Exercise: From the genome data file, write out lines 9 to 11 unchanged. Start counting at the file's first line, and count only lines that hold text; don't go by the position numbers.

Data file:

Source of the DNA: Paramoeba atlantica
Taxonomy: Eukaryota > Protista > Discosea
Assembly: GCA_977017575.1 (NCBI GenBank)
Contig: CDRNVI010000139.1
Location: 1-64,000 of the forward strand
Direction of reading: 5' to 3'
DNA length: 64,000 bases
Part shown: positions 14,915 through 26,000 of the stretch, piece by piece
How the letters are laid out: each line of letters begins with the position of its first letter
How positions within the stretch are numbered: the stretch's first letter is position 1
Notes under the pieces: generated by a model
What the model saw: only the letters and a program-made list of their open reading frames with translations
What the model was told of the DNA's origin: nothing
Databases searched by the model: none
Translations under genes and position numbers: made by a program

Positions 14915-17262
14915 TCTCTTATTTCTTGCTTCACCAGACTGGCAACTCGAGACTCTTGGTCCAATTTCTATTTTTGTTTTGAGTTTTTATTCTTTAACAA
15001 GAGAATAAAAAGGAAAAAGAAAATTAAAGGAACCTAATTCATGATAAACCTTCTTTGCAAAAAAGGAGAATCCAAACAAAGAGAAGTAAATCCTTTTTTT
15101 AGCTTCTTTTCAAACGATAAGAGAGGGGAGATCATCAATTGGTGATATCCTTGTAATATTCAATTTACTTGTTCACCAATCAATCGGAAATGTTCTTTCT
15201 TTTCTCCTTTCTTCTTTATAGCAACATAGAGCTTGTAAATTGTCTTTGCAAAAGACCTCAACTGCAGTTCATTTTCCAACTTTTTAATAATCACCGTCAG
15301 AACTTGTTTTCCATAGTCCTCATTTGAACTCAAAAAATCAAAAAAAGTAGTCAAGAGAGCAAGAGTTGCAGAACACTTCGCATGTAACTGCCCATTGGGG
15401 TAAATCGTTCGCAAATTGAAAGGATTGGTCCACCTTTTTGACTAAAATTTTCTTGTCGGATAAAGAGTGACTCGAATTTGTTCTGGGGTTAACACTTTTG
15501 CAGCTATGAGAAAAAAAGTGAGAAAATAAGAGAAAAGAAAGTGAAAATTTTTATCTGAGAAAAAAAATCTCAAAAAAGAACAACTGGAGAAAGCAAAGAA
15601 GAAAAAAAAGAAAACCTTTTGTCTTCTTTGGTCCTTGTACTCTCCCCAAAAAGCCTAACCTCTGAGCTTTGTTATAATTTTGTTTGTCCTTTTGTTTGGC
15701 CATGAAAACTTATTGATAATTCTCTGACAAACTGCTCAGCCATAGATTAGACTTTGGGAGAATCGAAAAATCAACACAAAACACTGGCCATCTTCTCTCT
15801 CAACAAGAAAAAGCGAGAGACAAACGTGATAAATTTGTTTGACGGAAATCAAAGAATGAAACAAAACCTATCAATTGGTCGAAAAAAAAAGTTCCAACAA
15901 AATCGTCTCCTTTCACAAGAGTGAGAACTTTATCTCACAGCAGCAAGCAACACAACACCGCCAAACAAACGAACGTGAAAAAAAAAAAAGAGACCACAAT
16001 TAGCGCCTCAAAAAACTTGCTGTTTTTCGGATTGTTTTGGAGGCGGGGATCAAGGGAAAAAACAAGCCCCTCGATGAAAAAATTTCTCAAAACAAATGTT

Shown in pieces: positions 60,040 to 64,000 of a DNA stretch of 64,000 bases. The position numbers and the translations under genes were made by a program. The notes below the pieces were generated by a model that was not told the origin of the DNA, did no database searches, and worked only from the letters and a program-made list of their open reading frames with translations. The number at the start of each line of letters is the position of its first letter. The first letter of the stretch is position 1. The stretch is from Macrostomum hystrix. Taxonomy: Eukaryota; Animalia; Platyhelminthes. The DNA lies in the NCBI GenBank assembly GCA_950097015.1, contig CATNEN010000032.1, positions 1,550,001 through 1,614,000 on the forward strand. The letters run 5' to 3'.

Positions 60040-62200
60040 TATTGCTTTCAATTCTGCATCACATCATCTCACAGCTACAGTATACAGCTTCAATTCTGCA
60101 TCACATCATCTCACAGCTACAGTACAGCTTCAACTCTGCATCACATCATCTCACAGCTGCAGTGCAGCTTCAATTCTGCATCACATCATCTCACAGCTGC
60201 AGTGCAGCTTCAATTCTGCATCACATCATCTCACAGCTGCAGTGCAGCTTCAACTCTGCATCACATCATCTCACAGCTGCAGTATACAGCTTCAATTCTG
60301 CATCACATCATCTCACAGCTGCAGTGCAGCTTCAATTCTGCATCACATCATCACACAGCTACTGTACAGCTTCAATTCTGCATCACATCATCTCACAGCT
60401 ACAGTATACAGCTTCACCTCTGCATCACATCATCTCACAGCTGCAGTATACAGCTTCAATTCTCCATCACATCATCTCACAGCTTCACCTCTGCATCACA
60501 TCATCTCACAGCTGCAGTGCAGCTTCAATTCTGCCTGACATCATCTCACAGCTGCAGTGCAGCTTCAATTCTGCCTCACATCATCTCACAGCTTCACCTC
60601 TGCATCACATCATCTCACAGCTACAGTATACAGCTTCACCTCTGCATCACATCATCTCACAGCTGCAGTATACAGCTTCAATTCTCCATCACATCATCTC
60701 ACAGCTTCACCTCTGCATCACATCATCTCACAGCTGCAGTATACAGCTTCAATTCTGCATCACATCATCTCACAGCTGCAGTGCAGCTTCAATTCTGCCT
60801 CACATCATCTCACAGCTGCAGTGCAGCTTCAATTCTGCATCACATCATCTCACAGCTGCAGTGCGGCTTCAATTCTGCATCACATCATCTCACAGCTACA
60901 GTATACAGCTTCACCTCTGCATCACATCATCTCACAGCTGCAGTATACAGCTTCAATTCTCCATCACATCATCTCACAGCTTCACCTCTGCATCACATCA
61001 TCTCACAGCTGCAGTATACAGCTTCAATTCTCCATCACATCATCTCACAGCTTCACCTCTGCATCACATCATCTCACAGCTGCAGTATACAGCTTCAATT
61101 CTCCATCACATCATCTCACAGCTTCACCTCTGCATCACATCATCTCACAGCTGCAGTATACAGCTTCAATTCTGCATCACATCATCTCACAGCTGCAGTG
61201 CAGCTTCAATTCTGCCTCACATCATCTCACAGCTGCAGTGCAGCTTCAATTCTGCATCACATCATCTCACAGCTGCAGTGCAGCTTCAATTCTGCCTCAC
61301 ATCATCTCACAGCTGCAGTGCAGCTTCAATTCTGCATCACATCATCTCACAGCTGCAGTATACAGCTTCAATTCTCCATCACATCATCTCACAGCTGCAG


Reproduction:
How the letters are laid out: each line of letters begins with the position of its first letter
How positions within the stretch are numbered: the stretch's first letter is position 1
Notes under the pieces: generated by a model